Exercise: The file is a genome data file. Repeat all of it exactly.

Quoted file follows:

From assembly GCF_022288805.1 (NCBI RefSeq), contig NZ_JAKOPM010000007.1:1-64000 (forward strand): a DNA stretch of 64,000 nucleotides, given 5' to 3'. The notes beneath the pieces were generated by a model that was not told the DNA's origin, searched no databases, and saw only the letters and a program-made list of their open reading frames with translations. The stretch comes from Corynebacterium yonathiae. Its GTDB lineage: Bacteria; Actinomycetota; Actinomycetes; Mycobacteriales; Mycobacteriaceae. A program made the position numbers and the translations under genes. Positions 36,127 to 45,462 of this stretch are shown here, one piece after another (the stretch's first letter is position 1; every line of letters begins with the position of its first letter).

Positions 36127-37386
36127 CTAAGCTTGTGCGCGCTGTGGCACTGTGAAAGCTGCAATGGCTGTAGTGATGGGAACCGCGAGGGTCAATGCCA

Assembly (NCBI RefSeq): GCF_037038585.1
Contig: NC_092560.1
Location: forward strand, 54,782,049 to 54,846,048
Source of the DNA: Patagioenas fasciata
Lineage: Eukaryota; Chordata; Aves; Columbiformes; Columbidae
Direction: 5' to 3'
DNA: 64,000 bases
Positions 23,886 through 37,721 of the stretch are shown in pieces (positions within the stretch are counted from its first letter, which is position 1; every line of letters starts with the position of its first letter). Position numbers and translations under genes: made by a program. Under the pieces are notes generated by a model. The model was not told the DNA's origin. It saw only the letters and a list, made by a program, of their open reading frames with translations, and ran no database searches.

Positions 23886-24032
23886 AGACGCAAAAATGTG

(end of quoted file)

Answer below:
From assembly GCF_022288805.1 (NCBI RefSeq), contig NZ_JAKOPM010000007.1:1-64000 (forward strand): a DNA stretch of 64,000 nucleotides, given 5' to 3'. The notes beneath the pieces were generated by a model that was not told the DNA's origin, searched no databases, and saw only the letters and a program-made list of their open reading frames with translations. The stretch comes from Corynebacterium yonathiae. Its GTDB lineage: Bacteria; Actinomycetota; Actinomycetes; Mycobacteriales; Mycobacteriaceae. A program made the position numbers and the translations under genes. Positions 36,127 to 45,462 of this stretch are shown here, one piece after another (the stretch's first letter is position 1; every line of letters begins with the position of its first letter).

Positions 36127-37386
36127 CTAAGCTTGTGCGCGCTGTGGCACTGTGAAAGCTGCAATGGCTGTAGTGATGGGAACCGCGAGGGTCAATGCCA

Assembly (NCBI RefSeq): GCF_037038585.1
Contig: NC_092560.1
Location: forward strand, 54,782,049 to 54,846,048
Source of the DNA: Patagioenas fasciata
Lineage: Eukaryota; Chordata; Aves; Columbiformes; Columbidae
Direction: 5' to 3'
DNA: 64,000 bases
Positions 23,886 through 37,721 of the stretch are shown in pieces (positions within the stretch are counted from its first letter, which is position 1; every line of letters starts with the position of its first letter). Position numbers and translations under genes: made by a program. Under the pieces are notes generated by a model. The model was not told the DNA's origin. It saw only the letters and a list, made by a program, of their open reading frames with translations, and ran no database searches.

Positions 23886-24032
23886 AGACGCAAAAATGTG